Next in the series on Mike's Jerky is this Santa Fe variety. See my previous review of their Black Pepper.
Mike's Jerky is a brand of Old World Beef Company based out of Albuquerque, NM. The company was started by Mike and Brenda Grier in 2008. The couple had been making jerky for many years and were always told that they ought to go into business selling it, except they were already busy running an RV dealership. But when the bad economy hit, their dealership went out of business, and that cleared the way for them to start Old World Beef Company.
This Santa Fe variety is described by the company as "A taste of the Southwest! A very flavorful blend of seasonings with a touch of habanero for a nice little kick."
Beef, habanero, chile, garlic, onion, salt, cilantro.
The first thing I taste from the surface of these pieces is a very light saltiness, followed by a light onion.
The chewing flavor starts with more saltiness, a stronger onion, and a lot of natural meat flavor. There's just a smidgeon of chile pepper flavor.
For being labeled as "Santa Fe", this jerky doesn't seem to convey that sense of Santa Fe, or southwest style flavor. When I think of southwest style cooking, I think of something spicy and bold which I don't really get in this. But I always associate Santa Fe style flavors as having a lot of chile pepper flavor, considering New Mexico's reputation for great chile peppers.
And then considering how Mike's Jerky described this variety as "touch of habanero for a nice little kick", I don't pick up any kick at all. Albeit, I like to eat a lot of hot foods, so maybe I'm not as sensitive to it.
I did, however, mention further above getting just a smidgeon of chile pepper flavor, but that's only when I analyze carefully what I'm tasting. When just snacking away, I don't really notice it.
Instead what I taste is a lightly salty onion seasoning. Which when combined with the strong natural meat flavors is still quite tasty. The natural meat flavors resemble something like slices of roast beef you get from the deli. If you could imagine sprinkling that with some salt and onion seasoning, that's largely what you might expect to taste in this.
These are slices of whole meat, sliced very thin, and in small to medium sized slabs.
This is a dry jerky, with a dry surface feel. It has no flexibility, being quite brittle, and will snap apart with a little bit of bending. It's very easy to tear pieces apart, and very easy to chew.
The chewing texture starts out feeling dry and brittle with no chewing resistance. I get a good deal of crunch chewing a piece down, and its chews down to a soft mass very quickly with little effort. At that point it feels very much like a piece of roast beef deli cut, but a little more dry.
I can see several spots of fat on these slabs, but they offer no additional flavor and no additional chewing texture. One piece contained a large streak of gristle with fat mixed in. But this jerky is thin and dry enough that the gristle seemed to chew fairly easily enough.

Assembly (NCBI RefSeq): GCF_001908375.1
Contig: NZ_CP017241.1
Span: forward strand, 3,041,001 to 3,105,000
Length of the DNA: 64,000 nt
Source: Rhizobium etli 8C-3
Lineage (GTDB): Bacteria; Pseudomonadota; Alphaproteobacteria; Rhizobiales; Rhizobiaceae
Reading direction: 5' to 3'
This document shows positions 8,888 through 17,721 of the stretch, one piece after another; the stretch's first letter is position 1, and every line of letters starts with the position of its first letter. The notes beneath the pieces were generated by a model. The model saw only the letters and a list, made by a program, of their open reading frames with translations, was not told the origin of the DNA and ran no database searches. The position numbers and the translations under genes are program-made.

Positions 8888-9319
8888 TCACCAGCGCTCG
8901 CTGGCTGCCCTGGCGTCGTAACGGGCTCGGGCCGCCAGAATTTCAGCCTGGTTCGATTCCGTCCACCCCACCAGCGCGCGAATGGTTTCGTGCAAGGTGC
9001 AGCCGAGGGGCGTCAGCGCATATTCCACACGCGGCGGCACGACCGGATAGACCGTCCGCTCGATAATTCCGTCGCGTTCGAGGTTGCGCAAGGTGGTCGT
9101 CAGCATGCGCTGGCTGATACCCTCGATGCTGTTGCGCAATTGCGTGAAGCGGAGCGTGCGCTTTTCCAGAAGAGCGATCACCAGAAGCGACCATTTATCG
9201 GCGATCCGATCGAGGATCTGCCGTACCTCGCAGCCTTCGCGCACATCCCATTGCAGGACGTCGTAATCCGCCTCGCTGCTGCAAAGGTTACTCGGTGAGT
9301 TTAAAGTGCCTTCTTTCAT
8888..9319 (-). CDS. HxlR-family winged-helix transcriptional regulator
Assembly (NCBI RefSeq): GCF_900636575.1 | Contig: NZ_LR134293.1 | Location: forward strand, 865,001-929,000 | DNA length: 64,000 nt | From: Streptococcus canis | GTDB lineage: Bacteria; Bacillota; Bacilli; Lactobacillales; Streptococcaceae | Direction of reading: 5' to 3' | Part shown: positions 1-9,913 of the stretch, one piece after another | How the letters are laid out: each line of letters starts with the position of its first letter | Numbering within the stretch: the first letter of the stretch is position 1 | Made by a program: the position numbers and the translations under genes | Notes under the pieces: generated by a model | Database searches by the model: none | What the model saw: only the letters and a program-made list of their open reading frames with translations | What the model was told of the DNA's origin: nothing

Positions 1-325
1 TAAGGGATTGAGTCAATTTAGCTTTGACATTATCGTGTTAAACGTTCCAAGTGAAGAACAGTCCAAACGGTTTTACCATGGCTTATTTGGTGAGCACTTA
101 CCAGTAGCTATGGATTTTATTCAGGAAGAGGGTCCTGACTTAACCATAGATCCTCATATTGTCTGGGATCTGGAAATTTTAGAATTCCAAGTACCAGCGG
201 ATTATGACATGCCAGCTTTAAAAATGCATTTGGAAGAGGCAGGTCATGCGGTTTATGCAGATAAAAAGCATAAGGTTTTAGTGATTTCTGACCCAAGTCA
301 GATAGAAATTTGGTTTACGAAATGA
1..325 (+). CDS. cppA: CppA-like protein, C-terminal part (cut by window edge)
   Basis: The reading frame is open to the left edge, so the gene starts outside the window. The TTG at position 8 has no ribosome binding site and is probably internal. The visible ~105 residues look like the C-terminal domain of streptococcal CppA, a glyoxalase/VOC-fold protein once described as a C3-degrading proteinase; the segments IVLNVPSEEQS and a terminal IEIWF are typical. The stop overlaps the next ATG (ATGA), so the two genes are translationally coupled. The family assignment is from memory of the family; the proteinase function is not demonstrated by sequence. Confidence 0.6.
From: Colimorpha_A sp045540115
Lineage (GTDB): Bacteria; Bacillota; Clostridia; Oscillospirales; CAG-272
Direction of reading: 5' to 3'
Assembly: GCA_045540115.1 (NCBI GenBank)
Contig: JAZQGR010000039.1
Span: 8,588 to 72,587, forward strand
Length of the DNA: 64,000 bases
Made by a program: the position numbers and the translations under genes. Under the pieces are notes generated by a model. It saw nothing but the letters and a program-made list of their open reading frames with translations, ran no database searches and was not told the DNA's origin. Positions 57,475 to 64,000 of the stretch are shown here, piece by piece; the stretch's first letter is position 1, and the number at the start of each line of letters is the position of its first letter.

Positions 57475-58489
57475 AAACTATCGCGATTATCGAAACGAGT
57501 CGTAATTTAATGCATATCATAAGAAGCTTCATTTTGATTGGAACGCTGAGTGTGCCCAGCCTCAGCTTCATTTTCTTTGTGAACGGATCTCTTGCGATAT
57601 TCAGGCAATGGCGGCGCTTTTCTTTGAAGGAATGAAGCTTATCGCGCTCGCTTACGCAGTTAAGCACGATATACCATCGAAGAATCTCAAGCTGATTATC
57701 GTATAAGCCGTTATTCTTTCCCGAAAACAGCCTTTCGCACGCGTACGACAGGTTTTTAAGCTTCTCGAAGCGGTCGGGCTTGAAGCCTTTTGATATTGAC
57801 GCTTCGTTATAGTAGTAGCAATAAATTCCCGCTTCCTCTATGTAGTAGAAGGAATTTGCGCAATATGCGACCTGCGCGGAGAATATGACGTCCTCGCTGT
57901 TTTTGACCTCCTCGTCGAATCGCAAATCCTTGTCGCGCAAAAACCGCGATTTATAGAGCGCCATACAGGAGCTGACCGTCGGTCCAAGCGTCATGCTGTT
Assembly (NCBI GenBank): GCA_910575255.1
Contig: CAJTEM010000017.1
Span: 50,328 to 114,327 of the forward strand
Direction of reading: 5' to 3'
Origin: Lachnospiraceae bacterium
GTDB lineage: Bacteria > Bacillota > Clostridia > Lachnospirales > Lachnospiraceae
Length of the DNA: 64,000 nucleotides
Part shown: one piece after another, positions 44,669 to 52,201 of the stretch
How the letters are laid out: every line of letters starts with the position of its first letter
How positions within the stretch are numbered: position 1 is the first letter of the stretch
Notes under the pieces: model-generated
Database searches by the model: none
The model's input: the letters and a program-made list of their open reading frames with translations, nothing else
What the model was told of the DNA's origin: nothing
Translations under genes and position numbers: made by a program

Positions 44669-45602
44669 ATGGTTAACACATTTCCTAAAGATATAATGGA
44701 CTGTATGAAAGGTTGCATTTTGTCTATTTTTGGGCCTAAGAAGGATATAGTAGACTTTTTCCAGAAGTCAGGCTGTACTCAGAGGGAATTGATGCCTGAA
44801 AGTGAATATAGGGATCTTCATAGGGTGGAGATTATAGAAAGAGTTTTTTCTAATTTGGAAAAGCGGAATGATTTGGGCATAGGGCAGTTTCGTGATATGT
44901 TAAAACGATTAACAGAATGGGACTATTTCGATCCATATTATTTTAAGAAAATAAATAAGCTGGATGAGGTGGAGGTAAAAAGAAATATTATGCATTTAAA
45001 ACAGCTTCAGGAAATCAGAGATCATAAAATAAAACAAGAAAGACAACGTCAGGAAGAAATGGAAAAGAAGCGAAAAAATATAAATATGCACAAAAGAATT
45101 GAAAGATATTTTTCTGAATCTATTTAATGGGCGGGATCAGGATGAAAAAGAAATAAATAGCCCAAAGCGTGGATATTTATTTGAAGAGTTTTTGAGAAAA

In terms of clean eating, these seem very clean. My fingers picked up no residue, though snapping off pieces dropped just minimal amounts of meat fragments and pepper.
Mike's Jerky sells this Santa Fe variety from its website at a price of $5.00 for a 2oz package. If you bought 8 packages, the shipping works out to $5.38 if sent to Southern California. That comes to $2.84 per ounce.
For general jerky snacking purposes, at the $2.84 per ounce price, it's a decent value. I'm getting a good deal of snackability for an overall good flavor, average meat consistency considering the large streak of gristle in one piece, and good chewing texture. That price is a lot higher than what you'll pay at the grocery store for one of the major brands, but I think you'll get more snackability out of this.
As a Santa Fe beef jerky at the same $2.84 per ounce price, it's a poor value. I don't really identify anything in this with that of Santa Fe flavors or giving me any taste of the southwest. And then considering the price is substantially higher than many other beef jerky brands in general, I don't feel it gives you any Santa Fe value for your money.
I'm giving this a good rating.
This Santa Fe variety from Mike's Jerky didn't provide any kind of flavor that I would associate with Santa Fe or southwest. When I think of Santa Fe, I usually think of chile peppers, and something having a bold, spicy flavor. This doesn't have any of that. If I didn't know what this jerky was labeled as, I would have guessed it was a lightly salty onion seasoning.
But on its own merits, I still found it to be quite tasty. I think it starts with the natural meat flavors which remind me of deli roast beef, and it seems to have a fresh, clean flavor. I also found the thin, crunchy character of the meat to generate a lot of snackability.
Overall, it's a lightly flavored jerky, but still manages to generate a lot of snackability for its meat consistency, chewing texture, and fresh, natural meat flavor.
My recommended beer pairing for this, I'd go with something heavier on the malt to add a sweetness to it, but am wanting a red ale of some sorts. Try the Karl Strauss Red Trolley, or the Hangar 24 Alt-Bier.
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